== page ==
About Me

** I am looking for motivated PhD students and postdocs to explore opportunities in my lab: please get in touch if you are interested **

You can also visit my lab webpage here: http://collectivebehaviour.com/farine-lab/

About Me
I am a Principal Investigator at the Max Planck Institute for Ornithology Department of Collective Behaviour based in the Department of Biology at the University of Konstanz, and a research associate at the Edward Grey Institute of Field Ornithology (Department of Zoology, University of Oxford). I am generally fascinated by animal groups. The central aims of my research are to understand the interplay between natural selection and social behaviour by studying animal groups in the wild. In 2018, ASAB awarded me the Christopher Barnhard award for Outstanding Contributions by a New Investigator in recognition of my research.

My research is spread across three continents. I am developing guineafowls as a study system, working with both wild populations in Kenya and captive flocks in Germany. I am still working on wild tits, using these to understand the factors that shape social structure and social processes ranging from single species groups through to the interspecific community level. Finally, I am continuing to run my long-term study site at Mulligan's Flat Nature Reserve, near Canberra. Along with my collaborator Peter Milburn, we are maintaining a population of colour-banded birds (mainly thornbills) to investigate long-term social processes in cooperative breeders (both within- and between-species), and patterns of habitat use in a mosaic woodland across seasons.

Along with being fascinated by my research questions, I have also been at the forefront of developing new approaches for collecting data on social animals in the wild, and methods for analysing these data. This includes developing novel analytical methods and providing guidance for using these. In particular, I have been heavily involved in developing robust approaches for conducting social network analysis.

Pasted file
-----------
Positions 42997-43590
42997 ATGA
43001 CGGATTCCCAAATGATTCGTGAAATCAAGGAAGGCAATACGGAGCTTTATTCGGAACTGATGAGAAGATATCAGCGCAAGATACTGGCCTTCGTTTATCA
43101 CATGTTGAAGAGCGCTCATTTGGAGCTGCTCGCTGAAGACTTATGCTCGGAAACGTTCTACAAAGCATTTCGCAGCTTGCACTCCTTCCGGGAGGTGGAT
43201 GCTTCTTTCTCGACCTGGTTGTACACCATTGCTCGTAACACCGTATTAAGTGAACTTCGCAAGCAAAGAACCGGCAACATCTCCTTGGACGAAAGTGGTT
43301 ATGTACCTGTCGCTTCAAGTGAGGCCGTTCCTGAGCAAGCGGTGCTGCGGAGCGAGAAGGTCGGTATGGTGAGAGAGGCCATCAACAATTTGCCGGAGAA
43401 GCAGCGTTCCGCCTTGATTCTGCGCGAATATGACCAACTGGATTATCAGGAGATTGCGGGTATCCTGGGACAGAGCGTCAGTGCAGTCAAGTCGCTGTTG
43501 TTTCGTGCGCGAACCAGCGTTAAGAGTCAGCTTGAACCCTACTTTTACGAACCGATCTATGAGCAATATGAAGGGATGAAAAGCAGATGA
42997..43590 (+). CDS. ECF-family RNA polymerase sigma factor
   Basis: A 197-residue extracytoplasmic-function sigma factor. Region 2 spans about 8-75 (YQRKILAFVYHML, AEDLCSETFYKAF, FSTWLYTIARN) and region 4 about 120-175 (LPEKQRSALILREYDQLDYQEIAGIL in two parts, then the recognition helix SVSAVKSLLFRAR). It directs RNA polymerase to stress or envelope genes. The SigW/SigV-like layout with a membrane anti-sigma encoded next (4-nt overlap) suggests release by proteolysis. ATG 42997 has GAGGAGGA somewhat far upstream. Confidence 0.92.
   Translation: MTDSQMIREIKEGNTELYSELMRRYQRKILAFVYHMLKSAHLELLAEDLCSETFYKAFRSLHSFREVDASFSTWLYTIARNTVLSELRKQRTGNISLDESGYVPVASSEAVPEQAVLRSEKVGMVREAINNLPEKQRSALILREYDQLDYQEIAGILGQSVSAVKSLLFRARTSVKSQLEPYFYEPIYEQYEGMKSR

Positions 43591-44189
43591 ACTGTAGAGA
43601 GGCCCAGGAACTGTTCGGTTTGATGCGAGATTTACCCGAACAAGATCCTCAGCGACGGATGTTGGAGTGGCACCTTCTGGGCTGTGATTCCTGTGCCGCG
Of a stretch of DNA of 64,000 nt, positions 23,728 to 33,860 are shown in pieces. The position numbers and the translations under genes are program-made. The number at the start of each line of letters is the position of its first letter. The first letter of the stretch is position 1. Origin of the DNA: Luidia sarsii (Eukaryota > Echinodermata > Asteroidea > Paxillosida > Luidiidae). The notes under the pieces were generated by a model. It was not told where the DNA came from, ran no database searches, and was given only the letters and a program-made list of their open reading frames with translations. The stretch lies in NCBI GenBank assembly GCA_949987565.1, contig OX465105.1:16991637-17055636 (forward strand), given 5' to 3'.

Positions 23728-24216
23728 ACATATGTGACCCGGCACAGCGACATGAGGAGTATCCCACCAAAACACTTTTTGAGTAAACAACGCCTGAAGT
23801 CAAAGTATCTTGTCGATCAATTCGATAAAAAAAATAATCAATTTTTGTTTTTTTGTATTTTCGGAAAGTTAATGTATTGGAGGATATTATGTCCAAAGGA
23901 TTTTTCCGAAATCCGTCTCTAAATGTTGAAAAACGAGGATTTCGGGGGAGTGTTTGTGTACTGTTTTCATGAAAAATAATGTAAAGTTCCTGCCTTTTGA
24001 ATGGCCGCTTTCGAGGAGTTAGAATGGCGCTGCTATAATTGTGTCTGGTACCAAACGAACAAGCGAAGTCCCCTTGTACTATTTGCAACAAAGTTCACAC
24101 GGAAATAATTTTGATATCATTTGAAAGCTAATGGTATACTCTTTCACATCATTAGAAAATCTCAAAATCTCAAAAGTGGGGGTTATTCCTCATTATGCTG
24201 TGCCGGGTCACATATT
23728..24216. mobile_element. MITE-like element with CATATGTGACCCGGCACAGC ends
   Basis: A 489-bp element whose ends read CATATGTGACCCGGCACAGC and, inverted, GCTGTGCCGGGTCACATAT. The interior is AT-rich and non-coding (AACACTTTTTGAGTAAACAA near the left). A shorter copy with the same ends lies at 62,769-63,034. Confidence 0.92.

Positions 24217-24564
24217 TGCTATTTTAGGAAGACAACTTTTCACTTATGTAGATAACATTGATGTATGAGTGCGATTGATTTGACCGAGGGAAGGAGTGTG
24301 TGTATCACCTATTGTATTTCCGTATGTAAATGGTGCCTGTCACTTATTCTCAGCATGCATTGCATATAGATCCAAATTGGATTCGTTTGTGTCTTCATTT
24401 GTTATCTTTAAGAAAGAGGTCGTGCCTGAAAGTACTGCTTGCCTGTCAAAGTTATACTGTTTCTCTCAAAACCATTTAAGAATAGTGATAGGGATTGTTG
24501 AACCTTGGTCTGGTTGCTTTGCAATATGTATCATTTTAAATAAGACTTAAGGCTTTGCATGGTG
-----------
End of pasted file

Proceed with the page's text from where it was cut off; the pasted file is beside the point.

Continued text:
I was previously a postdoc in the Department of Zoology at the University of Oxford and the Department of Anthropology at the University of California Davis (holding a fellowship from the Smithsonian Tropical Research Institute). In Oxford, worked my research on collective behaviour and social networks in birds. Working with Lucy Aplin and Ben Sheldon, I developed models and analyses of socially transmitted information. Lucy has more information on this project here: Diffusion Experiment, and see a video about this research here: Social learning in great tits

I also worked with Meg Crofoot and Tanya Berger-Wolf on a project investigating the dynamics of social networks and collective decision-making in a GPS-collared troop of baboons (see more about this exciting project here: decision-making in baboons). Using these highly novel data we studied the mechanisms that modulate leadership, consensus decision-making and how individuals position themselves within the troop.

My PhD at the University of Oxford was under the supervision of Prof. Ben Sheldon and Dr. Colin Garroway, based at the Edward Grey Institute of Field Ornithology where I investigated social interactions between individuals of different species.  These interactions form the basis for complex and intriguing collective behaviours that are driven by a trade-off between competitive costs over limited resources and mutualistic benefits arising from predation avoidance.  

During the course of my work, I have developed several packages for R that can be found on this website. I have also started running short courses on how to do network analysis and how to use R for analysing animal social network data.

My research has also received extensive media coverage, including television and radio interviews. I've worked with the BBC to design citizen-science experiments and contributed science content both online and during live broadcasting.

follow me on twitter @DamienFarine

see details about our article in Science on my Publications page